When considering the apparent increase in SCC risk in psoriasis patients, the previously cited researchers from Australia and New Zealand noted that increased risk for SCC may be attributable to exposure to PUVA and/or cyclosporin. They also point out that the biologic therapies used to treat moderate to severe psoriasis are independently associated with a slightly increased risk of cancer (much lower than the risk with cyclosporine), but the risk of cancer from low-dose methotrexate appears minimal.3

Clearly, any assessment of increased cancer risk among patients with psoriasis requires consideration of overall UV exposure, medication history, and presence of other known cancer risk factors (including lifestyle). However, as the authors of the latest meta-analysis note, psoriasis is an inflammatory disease, and that inflammation could contribute to the increased cancer risk associated with it.


Further study of the link between psoriasis and cancer are needed. As dermatologists, we may be particularly interested in the apparent increased risk for skin cancers. Results of the recent meta-analysis have at least two important implications for dermatologists currently. One, as discussion of comorbidities and a focus on overall health becomes increasingly part of our care of patients with psoriasis, it may be appropriate to address risk for cancer. Without causing patients undue alarm, it may be beneficial to alert them that the risk exists and urge them to be vigilant for any symptoms that may warrant evaluation by an appropriate physician.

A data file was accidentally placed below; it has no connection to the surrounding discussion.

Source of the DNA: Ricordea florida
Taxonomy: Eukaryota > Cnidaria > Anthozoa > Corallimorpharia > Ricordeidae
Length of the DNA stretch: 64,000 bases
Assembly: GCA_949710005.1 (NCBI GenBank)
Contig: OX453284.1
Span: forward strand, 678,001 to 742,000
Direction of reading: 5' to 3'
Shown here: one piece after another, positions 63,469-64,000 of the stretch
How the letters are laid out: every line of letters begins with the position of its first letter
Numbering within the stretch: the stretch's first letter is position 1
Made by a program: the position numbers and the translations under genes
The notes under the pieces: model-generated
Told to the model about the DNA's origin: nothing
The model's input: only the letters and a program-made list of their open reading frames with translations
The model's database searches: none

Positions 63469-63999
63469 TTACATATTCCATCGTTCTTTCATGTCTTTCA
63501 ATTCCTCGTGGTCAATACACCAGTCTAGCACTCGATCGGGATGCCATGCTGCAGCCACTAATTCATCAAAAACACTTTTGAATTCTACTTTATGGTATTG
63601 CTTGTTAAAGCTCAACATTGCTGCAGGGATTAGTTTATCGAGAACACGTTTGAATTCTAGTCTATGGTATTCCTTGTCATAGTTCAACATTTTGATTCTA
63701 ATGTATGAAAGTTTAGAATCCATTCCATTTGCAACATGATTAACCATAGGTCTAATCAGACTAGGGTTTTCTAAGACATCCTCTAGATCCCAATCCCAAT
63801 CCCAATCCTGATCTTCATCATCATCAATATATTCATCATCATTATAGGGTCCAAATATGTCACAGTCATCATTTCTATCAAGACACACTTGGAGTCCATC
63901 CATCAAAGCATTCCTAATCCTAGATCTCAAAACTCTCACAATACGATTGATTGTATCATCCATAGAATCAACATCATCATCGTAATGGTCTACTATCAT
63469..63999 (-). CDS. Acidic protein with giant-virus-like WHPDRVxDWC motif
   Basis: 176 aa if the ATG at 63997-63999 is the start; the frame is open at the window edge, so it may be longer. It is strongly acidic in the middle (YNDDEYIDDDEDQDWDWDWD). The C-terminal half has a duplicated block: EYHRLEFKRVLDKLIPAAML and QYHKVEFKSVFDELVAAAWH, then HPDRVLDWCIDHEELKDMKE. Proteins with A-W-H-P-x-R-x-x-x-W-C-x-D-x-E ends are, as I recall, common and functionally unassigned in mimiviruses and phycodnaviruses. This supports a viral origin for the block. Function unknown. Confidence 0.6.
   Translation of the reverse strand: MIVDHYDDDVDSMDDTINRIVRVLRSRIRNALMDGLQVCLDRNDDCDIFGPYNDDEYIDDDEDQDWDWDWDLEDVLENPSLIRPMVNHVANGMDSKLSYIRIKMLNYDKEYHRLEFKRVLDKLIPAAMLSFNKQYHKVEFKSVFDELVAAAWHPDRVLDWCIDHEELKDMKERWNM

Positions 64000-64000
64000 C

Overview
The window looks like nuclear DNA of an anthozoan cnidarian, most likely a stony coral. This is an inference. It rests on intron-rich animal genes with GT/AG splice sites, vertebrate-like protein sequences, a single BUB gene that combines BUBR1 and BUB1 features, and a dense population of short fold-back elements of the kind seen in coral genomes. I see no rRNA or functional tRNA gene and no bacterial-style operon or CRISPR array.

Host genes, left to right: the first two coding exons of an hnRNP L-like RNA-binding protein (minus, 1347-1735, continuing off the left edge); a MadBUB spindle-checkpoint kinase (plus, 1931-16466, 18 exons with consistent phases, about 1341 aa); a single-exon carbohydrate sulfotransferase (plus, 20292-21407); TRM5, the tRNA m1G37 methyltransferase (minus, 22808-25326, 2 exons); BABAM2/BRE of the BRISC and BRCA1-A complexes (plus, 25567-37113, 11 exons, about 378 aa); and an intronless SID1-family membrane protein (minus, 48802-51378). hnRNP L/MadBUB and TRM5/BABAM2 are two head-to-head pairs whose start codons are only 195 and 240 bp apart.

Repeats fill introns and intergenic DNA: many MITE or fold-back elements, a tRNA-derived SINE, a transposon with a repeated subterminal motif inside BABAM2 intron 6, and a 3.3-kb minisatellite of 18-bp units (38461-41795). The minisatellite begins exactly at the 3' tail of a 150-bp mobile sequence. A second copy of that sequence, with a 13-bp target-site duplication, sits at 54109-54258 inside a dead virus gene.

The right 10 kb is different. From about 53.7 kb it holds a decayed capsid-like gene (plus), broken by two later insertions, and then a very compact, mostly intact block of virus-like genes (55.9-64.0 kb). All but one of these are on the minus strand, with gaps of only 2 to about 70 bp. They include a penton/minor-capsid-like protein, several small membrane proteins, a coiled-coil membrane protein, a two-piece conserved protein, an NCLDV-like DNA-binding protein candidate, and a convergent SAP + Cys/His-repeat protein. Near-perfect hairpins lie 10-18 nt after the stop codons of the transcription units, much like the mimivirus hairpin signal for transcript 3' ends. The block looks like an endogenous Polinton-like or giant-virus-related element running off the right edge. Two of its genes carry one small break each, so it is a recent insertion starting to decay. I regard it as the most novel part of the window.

As experts in the diagnosis and management of skin disease, it is also incumbent on us to urge UV safety in our psoriasis patients and to provide skin exams on at least an annual basis. We should question patients about known risk factors for skin cancer, including medications and UV exposure, and counsel them to seek immediate assessment of any suspicious lesions. The data to date do not seem to suggest that patients with psoriasis have an increased risk for mortality from skin cancers, therefore, it seems that early detection and treatment can be just as effective in this patient group as in the general population.

1. Semenov YR, Herbosa CM, Rogers AT, Huang A, Kwatra SG, Cohen B, Anadkat MJ, Silverberg JI. Psoriasis and Mortality in the US: Data from the National Health and Nutrition Examination Survey. J Am Acad Dermatol. 2019 Aug 12

2. Pouplard C, Brenaut E, Horreau C, Barnetche T, Misery L, Richard MA, Aractingi S, Aubin F, Cribier B, Joly P, Jullien D, Le Maître M, Ortonne JP, Paul C. Risk of cancer in psoriasis: a systematic review and meta-analysis of epidemiological studies. J Eur Acad Dermatol Venereol. 2013 Aug;27 Suppl 3:36-46.

3. Rademaker M, Rubel DM, Agnew K, Andrews M, Armour KS, Baker C, Foley P, Gebauer K, Goh MS, Gupta M, Marshman G, Prince HM, Sullivan J. Psoriasis and cancer. An Australian/New Zealand narrative. Australas J Dermatol. 2019 Feb;60(1):12-18.

4. Trafford AM, Parisi R, Kontopantelis E, Griffiths CEM, Ashcroft DM. Association of Psoriasis With the Risk of Developing or Dying of Cancer: A Systematic Review and Meta-analysis. JAMA Dermatol. 2019 Oct 16.

5. Stern RS; PUVA Follow-Up Study. The risk of squamous cell and basal cell cancer associated with psoralen and ultraviolet A therapy: a 30-year prospective study. J Am Acad Dermatol. 2012 Apr;66(4):553-62.

6. Stern RS; PUVA Follow up Study. The risk of melanoma in association with long-term exposure to PUVA. J Am Acad Dermatol. 2001 May;44(5):755-61.